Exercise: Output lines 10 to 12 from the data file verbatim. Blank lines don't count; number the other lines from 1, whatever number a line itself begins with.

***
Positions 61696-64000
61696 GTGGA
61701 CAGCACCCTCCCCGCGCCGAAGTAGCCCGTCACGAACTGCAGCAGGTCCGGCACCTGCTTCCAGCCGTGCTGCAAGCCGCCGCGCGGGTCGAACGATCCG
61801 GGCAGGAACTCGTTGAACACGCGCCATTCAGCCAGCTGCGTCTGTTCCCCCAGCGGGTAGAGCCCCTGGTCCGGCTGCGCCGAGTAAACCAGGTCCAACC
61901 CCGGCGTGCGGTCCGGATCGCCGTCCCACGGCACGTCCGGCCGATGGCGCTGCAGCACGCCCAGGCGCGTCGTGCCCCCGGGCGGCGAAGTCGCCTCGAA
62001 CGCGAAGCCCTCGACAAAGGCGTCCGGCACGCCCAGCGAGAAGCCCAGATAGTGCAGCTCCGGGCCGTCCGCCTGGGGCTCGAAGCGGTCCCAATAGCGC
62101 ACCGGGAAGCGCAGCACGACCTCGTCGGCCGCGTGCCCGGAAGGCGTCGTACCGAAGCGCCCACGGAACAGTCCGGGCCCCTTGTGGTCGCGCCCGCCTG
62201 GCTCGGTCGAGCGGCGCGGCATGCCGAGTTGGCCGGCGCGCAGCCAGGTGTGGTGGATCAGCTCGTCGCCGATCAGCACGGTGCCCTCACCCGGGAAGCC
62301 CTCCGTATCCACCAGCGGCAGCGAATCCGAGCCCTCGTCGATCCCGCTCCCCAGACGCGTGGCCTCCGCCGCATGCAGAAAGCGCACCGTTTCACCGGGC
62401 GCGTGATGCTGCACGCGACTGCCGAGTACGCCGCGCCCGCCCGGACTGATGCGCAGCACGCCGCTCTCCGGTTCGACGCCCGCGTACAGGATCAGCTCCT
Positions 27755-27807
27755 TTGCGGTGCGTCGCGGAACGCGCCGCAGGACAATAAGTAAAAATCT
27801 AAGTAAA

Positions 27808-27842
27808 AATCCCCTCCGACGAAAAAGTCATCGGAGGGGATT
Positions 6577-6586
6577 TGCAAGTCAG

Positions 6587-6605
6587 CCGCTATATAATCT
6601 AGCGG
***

62401 GCGTGATGCTGCACGCGACTGCCGAGTACGCCGCGCCCGCCCGGACTGATGCGCAGCACGCCGCTCTCCGGTTCGACGCCCGCGTACAGGATCAGCTCCT
Positions 27755-27807
27755 TTGCGGTGCGTCGCGGAACGCGCCGCAGGACAATAAGTAAAAATCT